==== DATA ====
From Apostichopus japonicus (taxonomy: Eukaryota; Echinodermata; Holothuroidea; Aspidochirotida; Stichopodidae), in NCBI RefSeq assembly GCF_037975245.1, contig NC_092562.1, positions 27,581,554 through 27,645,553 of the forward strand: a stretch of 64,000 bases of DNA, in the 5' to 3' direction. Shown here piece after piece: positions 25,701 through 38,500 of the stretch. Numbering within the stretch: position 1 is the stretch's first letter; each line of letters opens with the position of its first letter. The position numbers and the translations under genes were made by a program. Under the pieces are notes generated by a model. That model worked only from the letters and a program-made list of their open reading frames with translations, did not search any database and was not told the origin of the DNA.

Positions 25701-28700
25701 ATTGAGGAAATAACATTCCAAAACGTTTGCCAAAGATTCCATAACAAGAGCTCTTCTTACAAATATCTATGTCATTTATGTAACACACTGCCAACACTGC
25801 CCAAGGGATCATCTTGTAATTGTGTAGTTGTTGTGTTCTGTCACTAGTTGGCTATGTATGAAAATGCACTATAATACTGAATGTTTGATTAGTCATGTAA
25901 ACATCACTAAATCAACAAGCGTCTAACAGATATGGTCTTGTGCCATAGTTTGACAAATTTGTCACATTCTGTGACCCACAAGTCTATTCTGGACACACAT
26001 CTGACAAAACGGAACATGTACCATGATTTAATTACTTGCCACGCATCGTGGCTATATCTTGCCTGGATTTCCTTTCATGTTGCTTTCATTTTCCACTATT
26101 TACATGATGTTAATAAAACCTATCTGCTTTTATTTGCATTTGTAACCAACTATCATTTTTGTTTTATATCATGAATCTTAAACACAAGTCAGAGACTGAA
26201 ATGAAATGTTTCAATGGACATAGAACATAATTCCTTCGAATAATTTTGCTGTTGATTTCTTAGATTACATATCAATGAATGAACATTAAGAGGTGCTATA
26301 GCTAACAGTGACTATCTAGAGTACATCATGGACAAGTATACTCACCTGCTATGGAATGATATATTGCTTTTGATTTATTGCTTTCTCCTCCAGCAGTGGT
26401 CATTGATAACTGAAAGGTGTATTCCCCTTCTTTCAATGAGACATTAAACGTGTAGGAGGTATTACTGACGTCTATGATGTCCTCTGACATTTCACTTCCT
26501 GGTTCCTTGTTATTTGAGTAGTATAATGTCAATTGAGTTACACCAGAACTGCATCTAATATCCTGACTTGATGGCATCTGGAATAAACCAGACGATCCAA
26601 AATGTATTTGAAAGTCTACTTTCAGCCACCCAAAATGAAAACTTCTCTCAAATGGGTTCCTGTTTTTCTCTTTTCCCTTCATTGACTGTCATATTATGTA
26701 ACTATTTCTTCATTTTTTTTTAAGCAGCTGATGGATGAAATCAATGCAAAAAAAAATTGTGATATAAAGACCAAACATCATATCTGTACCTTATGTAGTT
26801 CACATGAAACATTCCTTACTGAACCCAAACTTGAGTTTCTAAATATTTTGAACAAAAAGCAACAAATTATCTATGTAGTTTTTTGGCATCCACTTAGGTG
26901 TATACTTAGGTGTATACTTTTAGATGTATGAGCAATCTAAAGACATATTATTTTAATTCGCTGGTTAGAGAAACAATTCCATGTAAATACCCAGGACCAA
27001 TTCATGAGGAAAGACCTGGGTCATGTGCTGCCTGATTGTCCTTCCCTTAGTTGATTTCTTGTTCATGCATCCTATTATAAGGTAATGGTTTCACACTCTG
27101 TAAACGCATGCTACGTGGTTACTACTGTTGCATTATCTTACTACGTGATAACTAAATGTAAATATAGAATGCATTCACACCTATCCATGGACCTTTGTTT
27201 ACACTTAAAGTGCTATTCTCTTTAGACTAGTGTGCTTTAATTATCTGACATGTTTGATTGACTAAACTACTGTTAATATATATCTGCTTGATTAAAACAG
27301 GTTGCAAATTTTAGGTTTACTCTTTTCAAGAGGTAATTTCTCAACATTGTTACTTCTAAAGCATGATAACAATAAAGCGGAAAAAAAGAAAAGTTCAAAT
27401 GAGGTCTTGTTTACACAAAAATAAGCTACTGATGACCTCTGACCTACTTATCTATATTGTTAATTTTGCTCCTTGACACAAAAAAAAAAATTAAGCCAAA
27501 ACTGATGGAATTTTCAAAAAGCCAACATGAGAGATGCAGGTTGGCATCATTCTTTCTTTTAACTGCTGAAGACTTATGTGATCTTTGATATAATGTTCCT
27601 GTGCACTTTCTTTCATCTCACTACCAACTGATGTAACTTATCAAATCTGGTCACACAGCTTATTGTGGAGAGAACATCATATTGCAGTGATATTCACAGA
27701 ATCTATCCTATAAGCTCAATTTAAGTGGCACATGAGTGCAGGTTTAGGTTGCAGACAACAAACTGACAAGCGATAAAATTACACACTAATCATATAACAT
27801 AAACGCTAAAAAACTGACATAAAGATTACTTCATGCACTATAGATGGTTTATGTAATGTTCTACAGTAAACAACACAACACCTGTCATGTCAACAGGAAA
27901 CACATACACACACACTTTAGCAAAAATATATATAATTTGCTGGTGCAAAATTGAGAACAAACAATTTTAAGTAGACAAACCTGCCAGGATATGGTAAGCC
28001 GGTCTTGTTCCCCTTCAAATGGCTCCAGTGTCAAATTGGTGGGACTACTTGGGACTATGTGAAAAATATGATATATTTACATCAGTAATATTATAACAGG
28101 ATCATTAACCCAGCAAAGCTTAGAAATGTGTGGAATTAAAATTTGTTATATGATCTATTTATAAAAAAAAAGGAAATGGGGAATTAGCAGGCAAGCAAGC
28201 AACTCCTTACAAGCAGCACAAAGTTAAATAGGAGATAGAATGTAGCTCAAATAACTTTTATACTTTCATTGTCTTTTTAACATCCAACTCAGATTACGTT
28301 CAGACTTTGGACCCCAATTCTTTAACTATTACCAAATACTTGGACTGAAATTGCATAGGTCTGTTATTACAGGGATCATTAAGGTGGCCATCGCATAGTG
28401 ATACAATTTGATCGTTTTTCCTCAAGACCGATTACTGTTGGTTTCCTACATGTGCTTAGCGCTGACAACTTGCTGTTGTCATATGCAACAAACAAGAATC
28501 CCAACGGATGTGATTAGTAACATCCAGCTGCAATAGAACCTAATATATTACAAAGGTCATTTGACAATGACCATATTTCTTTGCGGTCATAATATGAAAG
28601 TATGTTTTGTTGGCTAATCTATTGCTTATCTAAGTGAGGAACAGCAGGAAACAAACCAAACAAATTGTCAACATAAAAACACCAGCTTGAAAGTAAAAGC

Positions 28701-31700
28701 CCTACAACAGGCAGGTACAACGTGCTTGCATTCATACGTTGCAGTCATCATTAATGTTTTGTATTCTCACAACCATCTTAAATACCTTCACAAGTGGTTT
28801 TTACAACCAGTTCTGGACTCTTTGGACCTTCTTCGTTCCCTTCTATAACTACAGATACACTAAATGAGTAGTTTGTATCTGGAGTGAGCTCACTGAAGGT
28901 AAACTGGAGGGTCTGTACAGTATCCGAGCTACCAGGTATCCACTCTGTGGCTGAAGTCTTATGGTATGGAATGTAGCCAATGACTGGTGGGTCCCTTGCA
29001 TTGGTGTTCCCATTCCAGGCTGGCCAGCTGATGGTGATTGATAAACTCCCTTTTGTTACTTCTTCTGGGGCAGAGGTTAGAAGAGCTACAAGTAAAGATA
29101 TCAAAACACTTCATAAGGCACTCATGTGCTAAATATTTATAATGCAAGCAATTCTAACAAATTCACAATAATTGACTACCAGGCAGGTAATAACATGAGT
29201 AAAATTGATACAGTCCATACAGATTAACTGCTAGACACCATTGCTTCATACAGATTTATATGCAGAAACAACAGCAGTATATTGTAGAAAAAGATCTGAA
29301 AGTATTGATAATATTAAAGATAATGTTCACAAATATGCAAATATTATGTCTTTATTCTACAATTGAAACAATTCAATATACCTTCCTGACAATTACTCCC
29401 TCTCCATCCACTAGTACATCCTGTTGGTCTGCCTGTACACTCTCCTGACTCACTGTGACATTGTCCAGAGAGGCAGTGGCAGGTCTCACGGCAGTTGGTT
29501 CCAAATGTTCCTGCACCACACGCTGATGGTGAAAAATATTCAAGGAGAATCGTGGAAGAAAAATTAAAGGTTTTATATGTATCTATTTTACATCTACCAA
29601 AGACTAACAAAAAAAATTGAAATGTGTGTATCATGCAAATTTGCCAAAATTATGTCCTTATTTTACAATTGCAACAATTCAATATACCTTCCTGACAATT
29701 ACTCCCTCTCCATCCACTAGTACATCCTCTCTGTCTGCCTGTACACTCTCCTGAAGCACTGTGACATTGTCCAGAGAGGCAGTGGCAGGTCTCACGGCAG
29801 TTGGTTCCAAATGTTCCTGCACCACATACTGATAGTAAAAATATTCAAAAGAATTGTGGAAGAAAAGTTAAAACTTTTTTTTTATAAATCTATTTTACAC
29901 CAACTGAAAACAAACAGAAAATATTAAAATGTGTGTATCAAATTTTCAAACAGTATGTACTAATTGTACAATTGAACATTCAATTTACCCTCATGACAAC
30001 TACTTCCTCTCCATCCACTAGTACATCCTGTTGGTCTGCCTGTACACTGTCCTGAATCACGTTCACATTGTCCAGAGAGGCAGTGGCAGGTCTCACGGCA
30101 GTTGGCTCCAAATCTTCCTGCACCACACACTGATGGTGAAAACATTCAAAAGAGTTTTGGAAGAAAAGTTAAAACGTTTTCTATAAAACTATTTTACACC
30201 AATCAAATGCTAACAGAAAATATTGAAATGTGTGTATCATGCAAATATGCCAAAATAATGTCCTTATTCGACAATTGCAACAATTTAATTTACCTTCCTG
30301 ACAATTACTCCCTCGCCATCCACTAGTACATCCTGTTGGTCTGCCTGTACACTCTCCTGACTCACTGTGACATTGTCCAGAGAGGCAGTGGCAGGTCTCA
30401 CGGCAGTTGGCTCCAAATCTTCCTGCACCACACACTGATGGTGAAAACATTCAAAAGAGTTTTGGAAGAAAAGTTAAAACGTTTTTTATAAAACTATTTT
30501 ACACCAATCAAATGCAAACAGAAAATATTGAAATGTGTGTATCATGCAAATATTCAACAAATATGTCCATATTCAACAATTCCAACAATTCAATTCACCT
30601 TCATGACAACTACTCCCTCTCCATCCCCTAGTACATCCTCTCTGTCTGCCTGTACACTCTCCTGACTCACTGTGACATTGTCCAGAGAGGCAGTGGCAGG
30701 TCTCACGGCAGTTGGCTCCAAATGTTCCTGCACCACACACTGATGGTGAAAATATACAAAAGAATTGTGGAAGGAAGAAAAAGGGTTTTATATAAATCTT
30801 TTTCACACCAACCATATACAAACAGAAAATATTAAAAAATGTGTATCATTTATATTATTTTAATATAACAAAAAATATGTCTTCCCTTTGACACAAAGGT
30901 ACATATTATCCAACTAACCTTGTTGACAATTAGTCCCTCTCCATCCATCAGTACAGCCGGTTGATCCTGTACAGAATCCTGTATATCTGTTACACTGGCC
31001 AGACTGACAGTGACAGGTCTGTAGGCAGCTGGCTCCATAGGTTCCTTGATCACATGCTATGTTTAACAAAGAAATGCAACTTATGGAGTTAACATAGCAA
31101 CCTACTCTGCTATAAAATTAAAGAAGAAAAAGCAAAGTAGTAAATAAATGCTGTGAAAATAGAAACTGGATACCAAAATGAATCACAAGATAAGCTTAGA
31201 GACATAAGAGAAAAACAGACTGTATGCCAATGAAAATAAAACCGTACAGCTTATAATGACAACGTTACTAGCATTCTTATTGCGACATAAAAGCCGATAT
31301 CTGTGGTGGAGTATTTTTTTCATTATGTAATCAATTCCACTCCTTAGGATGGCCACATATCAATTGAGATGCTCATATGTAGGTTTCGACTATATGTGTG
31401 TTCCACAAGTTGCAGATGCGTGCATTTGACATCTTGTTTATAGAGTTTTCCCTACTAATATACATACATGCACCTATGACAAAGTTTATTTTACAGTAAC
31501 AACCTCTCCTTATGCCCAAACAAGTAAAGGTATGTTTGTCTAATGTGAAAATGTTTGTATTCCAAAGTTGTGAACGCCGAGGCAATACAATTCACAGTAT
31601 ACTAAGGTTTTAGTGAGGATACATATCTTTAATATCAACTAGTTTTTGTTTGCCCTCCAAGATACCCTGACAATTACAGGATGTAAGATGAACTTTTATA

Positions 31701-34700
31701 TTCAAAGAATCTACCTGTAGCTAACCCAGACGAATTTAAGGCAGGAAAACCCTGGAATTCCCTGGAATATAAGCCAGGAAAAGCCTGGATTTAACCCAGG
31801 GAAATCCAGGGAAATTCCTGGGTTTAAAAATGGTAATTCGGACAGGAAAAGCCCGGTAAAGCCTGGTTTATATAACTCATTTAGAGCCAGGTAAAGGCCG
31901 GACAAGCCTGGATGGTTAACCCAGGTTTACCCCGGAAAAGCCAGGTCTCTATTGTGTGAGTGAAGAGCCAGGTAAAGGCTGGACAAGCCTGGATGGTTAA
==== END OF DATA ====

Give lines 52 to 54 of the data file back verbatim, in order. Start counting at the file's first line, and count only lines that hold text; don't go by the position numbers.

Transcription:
30501 ACACCAATCAAATGCAAACAGAAAATATTGAAATGTGTGTATCATGCAAATATTCAACAAATATGTCCATATTCAACAATTCCAACAATTCAATTCACCT
30601 TCATGACAACTACTCCCTCTCCATCCCCTAGTACATCCTCTCTGTCTGCCTGTACACTCTCCTGACTCACTGTGACATTGTCCAGAGAGGCAGTGGCAGG
30701 TCTCACGGCAGTTGGCTCCAAATGTTCCTGCACCACACACTGATGGTGAAAATATACAAAAGAATTGTGGAAGGAAGAAAAAGGGTTTTATATAAATCTT